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Aug 29, 2011

Municipal Solid Waste Generation Quantity in Indian Cities

Urban India generates 188,500 tonnes per day (68.8 million tonnes per year) of municipal solid waste (MSW) at a per capita waste generation rate of 500 grams/person/day. The total waste generation figure is achieved by extrapolating the total tonnage of wastes documented for 366 cities (70% of India's urban population) in the table below.

To copy this table to MS Excel, select data, and "Paste Special" in Excel and choose "Text". The whole spreadsheet can also be obtained by leaving a request with your email address in the comments section

In 2001, there were about 104 cities generating MSW above 150 tonnes per day (TPD) and 295 cities generating above 50 TPD. The most comprehensive study on solid waste generation in Indian cities is "Assessment of the status of municipal solid waste management in metro cities, state capitals, class I cities, and class II towns in India", published in 2005 by Central Pollution Control Board (CPCB) and the National Environmental Engineering Research Institute (NEERI). This study covered 59 cities. The study documented per capita waste generation values and calculated the total waste generated depending upon the population of respective cities.
Increasing solid waste generation in India cities and lack of disposal sites (Dumpsite at Pimpri Chinchwad)
Although the collection, transportation and scientific disposal of MSW in about 26 cities were covered in Service Level Benchmarking (SLB)" conducted by the Ministry of Urban Development (MOUD), the quantum of wastes generated in other cities has never been addressed. I observed a necessity to document waste generation in more cities and attempted to address that through this table. This table puts the waste generation in urban India at (above) 136,000 TPD at an average per capita generation of 500 grams/day. It presents the approximate waste generation values and per capita waste generation rates in 366 Indian cities for 2011 to be the largest of such compilations yet.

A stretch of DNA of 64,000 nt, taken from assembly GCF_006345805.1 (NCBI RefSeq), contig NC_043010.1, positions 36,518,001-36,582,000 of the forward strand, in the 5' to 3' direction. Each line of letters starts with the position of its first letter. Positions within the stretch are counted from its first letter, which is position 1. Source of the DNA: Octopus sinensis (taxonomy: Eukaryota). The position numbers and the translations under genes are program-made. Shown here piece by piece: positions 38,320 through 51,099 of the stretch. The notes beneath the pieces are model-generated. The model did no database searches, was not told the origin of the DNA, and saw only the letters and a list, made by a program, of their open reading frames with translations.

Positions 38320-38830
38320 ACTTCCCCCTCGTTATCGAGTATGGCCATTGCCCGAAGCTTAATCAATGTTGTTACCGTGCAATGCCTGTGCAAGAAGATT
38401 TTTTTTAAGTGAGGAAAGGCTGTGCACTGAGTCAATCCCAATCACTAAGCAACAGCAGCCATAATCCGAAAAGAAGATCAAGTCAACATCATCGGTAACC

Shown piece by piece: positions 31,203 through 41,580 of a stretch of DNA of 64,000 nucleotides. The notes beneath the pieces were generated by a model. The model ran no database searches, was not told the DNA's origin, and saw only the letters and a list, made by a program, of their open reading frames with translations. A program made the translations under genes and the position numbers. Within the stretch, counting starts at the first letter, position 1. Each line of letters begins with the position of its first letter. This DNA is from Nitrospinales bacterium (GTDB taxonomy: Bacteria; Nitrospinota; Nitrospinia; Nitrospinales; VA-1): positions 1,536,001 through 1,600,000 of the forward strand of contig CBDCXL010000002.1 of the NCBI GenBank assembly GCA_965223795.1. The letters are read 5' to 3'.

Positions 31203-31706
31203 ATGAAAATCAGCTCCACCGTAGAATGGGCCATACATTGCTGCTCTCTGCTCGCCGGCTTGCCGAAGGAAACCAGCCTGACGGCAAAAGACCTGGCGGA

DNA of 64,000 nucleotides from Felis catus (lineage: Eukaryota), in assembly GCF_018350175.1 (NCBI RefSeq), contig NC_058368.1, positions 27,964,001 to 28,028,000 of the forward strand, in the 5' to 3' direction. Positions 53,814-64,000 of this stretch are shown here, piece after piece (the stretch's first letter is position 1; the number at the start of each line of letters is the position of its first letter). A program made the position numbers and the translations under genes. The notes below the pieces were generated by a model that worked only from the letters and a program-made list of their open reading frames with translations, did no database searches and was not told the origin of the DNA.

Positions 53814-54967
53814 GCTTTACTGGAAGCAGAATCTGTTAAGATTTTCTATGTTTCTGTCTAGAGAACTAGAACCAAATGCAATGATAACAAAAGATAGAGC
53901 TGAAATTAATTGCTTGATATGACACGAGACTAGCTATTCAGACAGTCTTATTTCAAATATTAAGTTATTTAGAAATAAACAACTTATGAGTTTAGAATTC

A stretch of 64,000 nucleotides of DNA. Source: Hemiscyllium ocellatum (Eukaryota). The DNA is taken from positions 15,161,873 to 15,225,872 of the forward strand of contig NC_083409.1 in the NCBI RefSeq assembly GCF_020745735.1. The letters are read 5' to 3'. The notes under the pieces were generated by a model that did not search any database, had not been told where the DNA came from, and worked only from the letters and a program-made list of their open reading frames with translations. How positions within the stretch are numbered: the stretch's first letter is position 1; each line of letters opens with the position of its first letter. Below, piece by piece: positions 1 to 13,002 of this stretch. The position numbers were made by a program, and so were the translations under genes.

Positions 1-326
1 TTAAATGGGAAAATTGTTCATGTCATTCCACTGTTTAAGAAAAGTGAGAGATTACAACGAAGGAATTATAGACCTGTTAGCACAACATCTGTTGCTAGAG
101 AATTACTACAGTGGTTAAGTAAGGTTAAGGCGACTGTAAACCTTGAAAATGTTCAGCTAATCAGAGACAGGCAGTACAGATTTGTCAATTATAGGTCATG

Aug 5, 2011

WTERT - India is here

Setting up WTERT - India was an important part of my research. Here we are, ready with WTERT - India, next on agenda are carrying out research on various aspects of SWM with focus on India.
Find the entire Press Release below. We have announced this on www.wtert.org and www.neeri.res.in
In order to address the rising interest, increasing investments and to funnel important decisions related to MSWM in India in the right direction, the Earth Engineering Center (EEC) at Columbia University and National Environmental Engineering Research Institute (NEERI) have decided to set-up Waste-to-Energy Research and Technology Council (WTERT) in India and include it in WTERT’s global charter where it would function as India’s window to the world on the entire spectrum of SWM issues. WTERT – India is set-up with the same guiding principle as WTERT’s global charter that “responsible management of wastes must be based on science and best available technology and not on ideology and economics that exclude environmental costs and seem to be inexpensive now but can be very costly in the future”. All sister organizations in WTERT’s global charter understand that solutions vary from region to region and work together towards better waste management around the world. WTERT – India is set-up with the understanding that solutions vary from region to region and is committed to researching locally available technologies. 


CH4 Methane
Carbon Dioxide
Government of India
INR Indian Rupee
JnNURM Jawaharlal Nehru National Urban Renewal Mission
LFG Landfill Gas
Mechanical Biological Treatment
MSW Municipal Solid Waste
NEERI National Environmental Engineering Research Institute
Refuse Derived Fuel
SLF Sanitary Landfill
SWM Solid Waste Management
USD United States Dollar
WPs Waste Pickers
WTE Waste-to-Energy
WTERT Waste-to-Energy Research and Technology Council